On 03/27/2015 01:20 PM, Prasun Gera wrote:



    Keys can be generated in migration in two ways: by the migration
    web UI
    or by sssd. I'm guessing you were unaware of this second method
    and that
    is how the keys are being created.


That's what I suspected too. But it doesn't look like SSSD is generating keys. At least not right away. I SSHed to one of the clients with ipa-client installed as well as to the ipa-server, and that didn't change anything right away. That's what I was trying to figure out. i.e Which event triggers key generation ?

    I'd suggest using nss_ldap over NIS. You can also manually configure
    Kerberos and have basic functionality as long as nscld doesn't
    drive you
    crazy.


Thanks. I'll look into it.


    It's not the encryption type, it is how it is encoded in 389-ds. When
    you migrated the passwords they were stored as {crypt}hash. When the
    password is changed in 389-ds it becomes {SSHA}hash. The NIS
    configuration for slapi-nis only provides those passwords prefixed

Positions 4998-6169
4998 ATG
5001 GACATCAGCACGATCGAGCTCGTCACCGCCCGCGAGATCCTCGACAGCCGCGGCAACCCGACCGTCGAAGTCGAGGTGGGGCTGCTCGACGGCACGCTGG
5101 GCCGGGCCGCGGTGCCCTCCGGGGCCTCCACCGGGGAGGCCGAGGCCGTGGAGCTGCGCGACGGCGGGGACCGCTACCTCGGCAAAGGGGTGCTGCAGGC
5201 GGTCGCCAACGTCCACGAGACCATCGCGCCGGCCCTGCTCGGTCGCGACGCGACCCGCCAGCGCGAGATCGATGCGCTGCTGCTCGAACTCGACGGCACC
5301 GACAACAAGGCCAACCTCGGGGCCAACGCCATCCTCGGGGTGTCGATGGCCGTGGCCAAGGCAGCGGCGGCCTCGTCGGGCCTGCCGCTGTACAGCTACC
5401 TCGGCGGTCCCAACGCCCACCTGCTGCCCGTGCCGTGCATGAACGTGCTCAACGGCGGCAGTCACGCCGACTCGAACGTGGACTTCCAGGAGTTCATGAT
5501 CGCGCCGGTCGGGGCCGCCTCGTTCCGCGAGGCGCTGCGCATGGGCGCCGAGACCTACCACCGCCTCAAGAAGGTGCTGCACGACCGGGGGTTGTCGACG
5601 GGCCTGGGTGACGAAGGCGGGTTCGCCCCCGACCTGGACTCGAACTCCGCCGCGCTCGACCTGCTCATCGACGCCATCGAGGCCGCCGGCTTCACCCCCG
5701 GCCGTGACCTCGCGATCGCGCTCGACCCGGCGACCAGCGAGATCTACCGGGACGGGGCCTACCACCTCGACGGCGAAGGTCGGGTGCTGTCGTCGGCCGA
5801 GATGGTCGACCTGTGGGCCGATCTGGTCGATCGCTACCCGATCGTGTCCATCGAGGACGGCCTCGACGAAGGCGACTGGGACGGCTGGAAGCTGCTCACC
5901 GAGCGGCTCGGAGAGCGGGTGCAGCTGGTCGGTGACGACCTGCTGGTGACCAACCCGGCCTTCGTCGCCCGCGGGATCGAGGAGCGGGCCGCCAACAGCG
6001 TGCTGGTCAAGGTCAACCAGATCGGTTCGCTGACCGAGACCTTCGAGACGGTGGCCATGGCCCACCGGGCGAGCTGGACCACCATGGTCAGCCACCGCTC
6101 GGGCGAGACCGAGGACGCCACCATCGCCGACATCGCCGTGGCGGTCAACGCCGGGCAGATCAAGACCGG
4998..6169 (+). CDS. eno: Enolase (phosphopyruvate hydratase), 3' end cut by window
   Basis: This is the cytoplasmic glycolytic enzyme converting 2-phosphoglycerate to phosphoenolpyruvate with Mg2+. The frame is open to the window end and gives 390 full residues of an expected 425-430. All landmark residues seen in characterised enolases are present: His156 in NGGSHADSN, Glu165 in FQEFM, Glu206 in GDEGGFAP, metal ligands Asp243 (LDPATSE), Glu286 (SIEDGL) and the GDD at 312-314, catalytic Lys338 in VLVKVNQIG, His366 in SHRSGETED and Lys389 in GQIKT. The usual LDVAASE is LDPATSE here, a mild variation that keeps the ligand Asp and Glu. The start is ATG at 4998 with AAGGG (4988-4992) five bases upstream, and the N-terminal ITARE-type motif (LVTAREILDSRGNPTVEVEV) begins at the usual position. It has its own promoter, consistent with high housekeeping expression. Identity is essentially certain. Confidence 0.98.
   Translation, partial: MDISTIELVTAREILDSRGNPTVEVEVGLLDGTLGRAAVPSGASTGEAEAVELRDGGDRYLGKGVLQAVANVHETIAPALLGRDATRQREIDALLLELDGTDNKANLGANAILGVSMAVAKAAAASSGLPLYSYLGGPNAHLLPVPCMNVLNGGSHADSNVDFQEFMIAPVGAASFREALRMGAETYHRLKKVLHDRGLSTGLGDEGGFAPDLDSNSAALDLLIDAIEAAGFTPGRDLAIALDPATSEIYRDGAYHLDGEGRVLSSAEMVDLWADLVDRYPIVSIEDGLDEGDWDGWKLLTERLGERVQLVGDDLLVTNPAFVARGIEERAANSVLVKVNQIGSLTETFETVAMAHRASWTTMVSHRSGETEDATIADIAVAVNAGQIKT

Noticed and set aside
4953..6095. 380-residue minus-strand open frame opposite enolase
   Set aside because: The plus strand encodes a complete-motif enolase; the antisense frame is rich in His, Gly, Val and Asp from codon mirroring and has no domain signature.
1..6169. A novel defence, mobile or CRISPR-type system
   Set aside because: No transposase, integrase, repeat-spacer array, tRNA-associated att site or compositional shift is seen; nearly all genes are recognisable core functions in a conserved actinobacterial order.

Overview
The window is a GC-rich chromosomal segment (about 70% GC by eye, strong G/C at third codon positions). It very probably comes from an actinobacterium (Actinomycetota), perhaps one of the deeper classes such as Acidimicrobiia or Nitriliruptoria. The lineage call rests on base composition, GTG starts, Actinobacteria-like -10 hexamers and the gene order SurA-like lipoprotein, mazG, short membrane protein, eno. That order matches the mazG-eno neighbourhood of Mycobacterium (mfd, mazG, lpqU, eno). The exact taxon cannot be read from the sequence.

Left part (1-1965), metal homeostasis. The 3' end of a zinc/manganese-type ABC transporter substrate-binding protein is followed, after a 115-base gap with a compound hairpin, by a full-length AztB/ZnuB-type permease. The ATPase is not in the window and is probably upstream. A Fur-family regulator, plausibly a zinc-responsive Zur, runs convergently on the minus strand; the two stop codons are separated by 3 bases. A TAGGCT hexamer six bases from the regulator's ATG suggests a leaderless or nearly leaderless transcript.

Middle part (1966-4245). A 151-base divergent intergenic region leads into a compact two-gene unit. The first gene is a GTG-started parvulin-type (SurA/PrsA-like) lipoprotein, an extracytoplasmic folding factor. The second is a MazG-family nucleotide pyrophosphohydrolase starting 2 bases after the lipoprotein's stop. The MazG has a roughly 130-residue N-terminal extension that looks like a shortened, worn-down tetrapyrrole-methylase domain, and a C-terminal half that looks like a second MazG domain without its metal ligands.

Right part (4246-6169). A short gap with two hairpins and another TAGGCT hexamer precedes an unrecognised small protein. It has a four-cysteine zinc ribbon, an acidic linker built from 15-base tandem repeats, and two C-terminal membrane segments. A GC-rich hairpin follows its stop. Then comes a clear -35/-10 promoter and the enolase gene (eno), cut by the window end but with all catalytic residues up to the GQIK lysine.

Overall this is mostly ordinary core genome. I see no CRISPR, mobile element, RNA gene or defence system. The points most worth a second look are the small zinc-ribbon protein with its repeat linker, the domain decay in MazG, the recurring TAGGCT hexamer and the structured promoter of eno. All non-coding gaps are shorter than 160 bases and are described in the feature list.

with
{crypt} (because NIS can only grok that format).

    rob


Yeah that sounds like a possible fix, although a less than ideal one. Is it possible to change it back to {SSHA} after all the clients have been migrated suitably ? How would one force all the existing users' passwords to be converted to {SSHA} once slapi-nis is no longer needed ?



The idea is that you tel lall the users to either login via migration page or via SSSD. If your server is in a migration mode the migration page should be available and SSSD should detect that server is in migration mode. In this case any authentication via SSSD will end up creating proper hashes for Kerberos. I suspect this is when the conversion of the LDAP hashes happens too. You suggested that this is not the case but I am not sure that the test was 100 correct.

Please try:
- check that migration mode is on
- check that user does not have kerberos password only LDAP hash from NIS migration
- ssh into a box that runs SSSD with such user, authenticate
As a result you should see Kerberos hash created for this user and I suspect the LDAP hash is converted at the same time.


--
Thank you,
Dmitri Pal

Sr. Engineering Manager IdM portfolio
Red Hat, Inc.

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